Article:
Novel Histopathological Patterns in Cortical Tubers of Epilepsy Surgery Patients with Tuberous Sclerosis Complex

A. Mühlebner, J. van Scheppingen, H.M. Hulshof, T. Scholl, A.M. Iyer, J.J. Anink, A.M.W. van den Ouweland, M.D. Nellist, F.E. Jansen, W.G.M. Spliet, P. Krsek, B. Benova, J. Zamecnik, P.B. Crino, D. Prayer, T. Czech, A. Wöhrer, J. Rahimi, R. Höftberger, J.A. HainfellnerM. Feucht, E. Aronica

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Tuberous Sclerosis Complex (TSC) is a genetic hamartoma syndrome frequently associated with severe intractable epilepsy. In some TSC patients epilepsy surgery is a promising treatment option provided that the epileptogenic zone can be precisely delineated. TSC brain lesions (cortical tubers) contain dysmorphic neurons, brightly eosinophilic giant cells and white matter alterations in various proportions. However, a histological classification system has not been established for tubers. Therefore, the aim of this study was to define distinct histological patterns within tubers based on semi-automated histological quantification and to find clinically significant correlations. In total, we studied 28 cortical tubers and seven samples of perituberal cortex from 28 TSC patients who had undergone epilepsy surgery. We assessed mammalian target of rapamycin complex 1 (mTORC1) activation, the numbers of giant cells, dysmorphic neurons, neurons, and oligodendrocytes, and calcification, gliosis, angiogenesis, inflammation, and myelin content. Three distinct histological profiles emerged based on the proportion of calcifications, dysmorphic neurons and giant cells designated types A, B, and C. In the latter two types we were able to subsequently associate them with specific features on presurgical MRI. Therefore, these histopathological patterns provide consistent criteria for improved definition of the clinico-pathological features of cortical tubers identified by MRI and provide a basis for further exploration of the functional and molecular features of cortical tubers in TSC.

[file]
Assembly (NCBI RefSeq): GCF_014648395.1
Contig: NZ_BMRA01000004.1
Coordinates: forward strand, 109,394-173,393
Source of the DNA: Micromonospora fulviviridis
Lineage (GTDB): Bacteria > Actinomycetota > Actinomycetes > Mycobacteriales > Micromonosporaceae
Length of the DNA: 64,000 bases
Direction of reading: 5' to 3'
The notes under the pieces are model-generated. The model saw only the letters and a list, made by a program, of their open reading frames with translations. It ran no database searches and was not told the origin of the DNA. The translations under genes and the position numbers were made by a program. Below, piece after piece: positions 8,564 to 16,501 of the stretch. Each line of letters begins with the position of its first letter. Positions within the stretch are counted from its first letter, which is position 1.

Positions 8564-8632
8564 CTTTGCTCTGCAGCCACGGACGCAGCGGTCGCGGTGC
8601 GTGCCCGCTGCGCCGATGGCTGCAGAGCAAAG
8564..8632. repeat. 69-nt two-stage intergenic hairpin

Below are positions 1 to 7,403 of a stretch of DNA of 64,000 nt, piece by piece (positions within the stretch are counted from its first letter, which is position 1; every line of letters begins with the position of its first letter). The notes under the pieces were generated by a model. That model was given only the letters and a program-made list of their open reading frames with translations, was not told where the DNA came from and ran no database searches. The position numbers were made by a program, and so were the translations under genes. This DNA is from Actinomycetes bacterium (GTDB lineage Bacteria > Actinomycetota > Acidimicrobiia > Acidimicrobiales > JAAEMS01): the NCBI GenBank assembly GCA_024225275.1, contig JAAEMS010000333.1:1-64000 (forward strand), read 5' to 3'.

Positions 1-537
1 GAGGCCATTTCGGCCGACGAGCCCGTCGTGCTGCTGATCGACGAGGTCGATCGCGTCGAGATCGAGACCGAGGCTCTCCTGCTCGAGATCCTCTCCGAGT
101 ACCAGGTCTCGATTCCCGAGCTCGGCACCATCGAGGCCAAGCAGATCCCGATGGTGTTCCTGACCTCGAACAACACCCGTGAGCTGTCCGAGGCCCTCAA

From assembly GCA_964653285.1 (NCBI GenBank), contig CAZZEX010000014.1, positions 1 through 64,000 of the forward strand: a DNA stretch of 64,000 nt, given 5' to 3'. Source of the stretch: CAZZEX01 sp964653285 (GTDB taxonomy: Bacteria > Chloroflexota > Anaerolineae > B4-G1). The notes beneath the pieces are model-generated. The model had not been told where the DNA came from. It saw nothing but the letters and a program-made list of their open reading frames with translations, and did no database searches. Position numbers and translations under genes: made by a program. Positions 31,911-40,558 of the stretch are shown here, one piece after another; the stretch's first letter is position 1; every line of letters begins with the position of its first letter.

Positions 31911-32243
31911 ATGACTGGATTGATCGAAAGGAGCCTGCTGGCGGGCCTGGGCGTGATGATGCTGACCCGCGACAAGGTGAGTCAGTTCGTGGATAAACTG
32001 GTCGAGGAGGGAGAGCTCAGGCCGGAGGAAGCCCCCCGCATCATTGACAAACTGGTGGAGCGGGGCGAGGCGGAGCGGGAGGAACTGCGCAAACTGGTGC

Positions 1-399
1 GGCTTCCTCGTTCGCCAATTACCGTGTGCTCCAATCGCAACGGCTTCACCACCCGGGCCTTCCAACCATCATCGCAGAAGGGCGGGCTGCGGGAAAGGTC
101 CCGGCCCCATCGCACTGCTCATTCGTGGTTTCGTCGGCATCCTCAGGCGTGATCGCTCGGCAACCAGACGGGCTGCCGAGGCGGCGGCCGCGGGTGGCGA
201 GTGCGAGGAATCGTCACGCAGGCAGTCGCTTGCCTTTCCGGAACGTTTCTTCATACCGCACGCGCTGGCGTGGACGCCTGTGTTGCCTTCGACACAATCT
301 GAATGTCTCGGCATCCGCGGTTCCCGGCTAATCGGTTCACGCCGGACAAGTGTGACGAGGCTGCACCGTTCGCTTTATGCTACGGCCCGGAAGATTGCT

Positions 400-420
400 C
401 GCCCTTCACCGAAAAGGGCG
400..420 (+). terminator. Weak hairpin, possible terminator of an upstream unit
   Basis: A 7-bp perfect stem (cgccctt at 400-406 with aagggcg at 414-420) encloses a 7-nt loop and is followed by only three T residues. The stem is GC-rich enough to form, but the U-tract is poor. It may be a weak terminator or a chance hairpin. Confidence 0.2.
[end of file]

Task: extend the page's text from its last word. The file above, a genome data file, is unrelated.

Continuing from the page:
Original languageEnglish
Article numbere0157396
Pages (from-to)e0157396
Number of pages15
JournalPLoS ONE
Issue number6
Publication statusPublished - 13 Jun 2016


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